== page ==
Mozambican marines rescued more than 1,700 people, including 900 children, from flooding in central Mozambique on Friday.
The marines used eight boats to mount the rescue operation in the central town of Buzi in the province of Sofala, where at least 28,000 people have been affected by the floods.
Mozambique has been inundated by rain since January. The situation was worsened last week when the impoverished southern African nation was battered by Cyclone Favio, which left at least 12 people dead in the tourist resort of Vilanculos.
International aid agencies have mounted a big relief operation to help the stretched government, which has won praise for limiting the number of casualties by its preparedness and earlier evacuations of tens of thousands of people.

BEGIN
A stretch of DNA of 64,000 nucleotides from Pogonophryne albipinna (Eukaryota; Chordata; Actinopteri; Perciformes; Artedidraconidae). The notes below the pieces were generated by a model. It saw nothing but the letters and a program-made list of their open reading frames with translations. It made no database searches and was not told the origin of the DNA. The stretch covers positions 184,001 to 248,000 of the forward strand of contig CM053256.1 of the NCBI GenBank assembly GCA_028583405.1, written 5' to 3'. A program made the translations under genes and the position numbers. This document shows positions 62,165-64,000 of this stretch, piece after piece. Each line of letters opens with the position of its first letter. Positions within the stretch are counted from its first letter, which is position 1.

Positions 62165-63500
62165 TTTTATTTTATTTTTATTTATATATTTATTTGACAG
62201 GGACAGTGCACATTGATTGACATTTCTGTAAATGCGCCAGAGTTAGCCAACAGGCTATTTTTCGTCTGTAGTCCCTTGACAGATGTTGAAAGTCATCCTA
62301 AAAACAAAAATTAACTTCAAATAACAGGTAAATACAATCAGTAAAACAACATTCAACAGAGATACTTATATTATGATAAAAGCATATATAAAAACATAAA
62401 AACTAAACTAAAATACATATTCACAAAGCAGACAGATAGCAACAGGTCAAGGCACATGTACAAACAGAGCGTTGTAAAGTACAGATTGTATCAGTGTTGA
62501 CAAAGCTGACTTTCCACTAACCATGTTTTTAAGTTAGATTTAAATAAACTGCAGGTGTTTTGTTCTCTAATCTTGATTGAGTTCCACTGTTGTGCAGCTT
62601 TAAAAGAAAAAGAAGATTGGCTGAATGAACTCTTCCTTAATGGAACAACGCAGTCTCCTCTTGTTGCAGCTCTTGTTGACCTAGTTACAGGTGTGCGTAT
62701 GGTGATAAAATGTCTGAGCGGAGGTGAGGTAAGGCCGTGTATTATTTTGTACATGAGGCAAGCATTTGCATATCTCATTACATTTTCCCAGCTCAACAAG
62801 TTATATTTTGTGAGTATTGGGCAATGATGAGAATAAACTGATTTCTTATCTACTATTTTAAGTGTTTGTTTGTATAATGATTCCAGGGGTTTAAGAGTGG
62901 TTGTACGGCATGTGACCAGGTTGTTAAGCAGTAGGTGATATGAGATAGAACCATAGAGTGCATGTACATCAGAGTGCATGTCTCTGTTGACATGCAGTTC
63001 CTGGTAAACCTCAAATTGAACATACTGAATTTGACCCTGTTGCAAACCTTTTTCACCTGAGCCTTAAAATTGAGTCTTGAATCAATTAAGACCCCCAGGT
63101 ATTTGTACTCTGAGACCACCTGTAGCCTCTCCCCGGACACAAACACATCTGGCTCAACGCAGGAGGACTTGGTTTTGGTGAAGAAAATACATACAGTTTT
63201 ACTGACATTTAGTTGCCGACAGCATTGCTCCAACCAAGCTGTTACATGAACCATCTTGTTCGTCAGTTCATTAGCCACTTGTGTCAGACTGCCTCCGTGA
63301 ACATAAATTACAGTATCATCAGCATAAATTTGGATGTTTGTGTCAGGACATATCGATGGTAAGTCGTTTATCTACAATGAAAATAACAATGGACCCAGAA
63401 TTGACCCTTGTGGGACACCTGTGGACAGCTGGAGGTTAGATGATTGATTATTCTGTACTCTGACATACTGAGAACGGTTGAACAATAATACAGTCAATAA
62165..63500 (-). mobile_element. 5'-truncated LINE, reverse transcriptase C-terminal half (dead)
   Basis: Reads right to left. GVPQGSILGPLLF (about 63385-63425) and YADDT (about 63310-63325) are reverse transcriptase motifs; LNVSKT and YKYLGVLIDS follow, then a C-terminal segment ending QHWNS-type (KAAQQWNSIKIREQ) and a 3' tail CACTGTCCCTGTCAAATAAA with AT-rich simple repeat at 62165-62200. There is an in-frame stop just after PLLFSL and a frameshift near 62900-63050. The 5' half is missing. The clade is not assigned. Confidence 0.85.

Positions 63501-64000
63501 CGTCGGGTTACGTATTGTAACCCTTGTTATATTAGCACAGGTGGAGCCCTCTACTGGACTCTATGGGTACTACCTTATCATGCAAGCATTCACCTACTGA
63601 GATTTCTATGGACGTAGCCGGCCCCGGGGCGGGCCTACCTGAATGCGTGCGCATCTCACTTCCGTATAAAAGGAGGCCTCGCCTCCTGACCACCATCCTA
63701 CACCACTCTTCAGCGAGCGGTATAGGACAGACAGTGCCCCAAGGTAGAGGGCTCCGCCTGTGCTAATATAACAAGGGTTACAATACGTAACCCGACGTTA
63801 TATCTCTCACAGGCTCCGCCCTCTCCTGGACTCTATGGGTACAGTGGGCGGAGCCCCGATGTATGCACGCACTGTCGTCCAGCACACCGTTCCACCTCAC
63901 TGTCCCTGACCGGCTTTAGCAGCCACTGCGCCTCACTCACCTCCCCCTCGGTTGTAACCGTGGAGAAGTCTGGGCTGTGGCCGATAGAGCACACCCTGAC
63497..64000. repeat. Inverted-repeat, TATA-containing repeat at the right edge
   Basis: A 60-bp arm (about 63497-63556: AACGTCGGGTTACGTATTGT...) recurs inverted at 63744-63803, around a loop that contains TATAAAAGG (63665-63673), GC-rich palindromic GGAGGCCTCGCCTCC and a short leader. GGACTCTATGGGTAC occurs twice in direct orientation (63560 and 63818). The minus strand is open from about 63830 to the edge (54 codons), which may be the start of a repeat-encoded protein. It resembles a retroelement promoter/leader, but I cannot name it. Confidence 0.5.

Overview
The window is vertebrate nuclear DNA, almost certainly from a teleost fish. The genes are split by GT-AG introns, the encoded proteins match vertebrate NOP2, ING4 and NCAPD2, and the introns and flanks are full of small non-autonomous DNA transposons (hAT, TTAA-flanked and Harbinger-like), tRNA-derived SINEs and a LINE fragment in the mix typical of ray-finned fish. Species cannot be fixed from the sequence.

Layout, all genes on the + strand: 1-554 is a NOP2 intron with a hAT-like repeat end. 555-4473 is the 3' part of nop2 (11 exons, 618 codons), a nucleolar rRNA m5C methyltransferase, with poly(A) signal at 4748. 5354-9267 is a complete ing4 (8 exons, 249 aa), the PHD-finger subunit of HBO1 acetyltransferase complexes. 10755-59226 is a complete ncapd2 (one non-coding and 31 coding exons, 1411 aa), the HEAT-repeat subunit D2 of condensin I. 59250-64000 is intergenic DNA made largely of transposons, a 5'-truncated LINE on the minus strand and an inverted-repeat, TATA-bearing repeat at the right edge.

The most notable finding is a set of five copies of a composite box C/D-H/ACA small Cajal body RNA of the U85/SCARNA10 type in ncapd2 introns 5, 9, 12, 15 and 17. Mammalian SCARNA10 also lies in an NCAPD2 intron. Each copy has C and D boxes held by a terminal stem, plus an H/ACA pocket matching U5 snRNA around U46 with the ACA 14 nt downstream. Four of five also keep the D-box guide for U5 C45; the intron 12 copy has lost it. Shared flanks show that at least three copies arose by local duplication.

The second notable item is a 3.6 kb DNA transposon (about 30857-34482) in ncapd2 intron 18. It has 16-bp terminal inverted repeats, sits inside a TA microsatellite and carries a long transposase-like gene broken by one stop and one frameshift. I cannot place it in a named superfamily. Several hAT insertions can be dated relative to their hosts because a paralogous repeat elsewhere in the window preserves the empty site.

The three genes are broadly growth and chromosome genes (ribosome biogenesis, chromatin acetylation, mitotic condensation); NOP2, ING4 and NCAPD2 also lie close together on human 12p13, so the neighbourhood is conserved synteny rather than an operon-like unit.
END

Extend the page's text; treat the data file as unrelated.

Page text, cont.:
The flooding in Tete, Sofala, Manica and Zambezia, in central Mozambique, has killed at least 40 people, affected more than 120,000 people. Nearly 90,000 people have been rescued.
Some 800 Mozambicans died in floods caused by two cyclones in 2000 and 2001. Since then, the government has overhauled its disaster management system.
Buzi district administrator Sergio Moiane said in a Radio Mozambique interview on Friday that many water sources and latrines have been destroyed by the latest floods.
He said 13 primary schools were inundated, leaving about 17,000 students without classes. Another eight schools were also closed because their premises are being used as accommodation centers.
The town of Buzi has been isolated from the rest of the country because the main highway is impassable. Rescue boats are struggling with strong currents on the river, reports AP.
The World Food Program promised to send in food to last at least 15 days.
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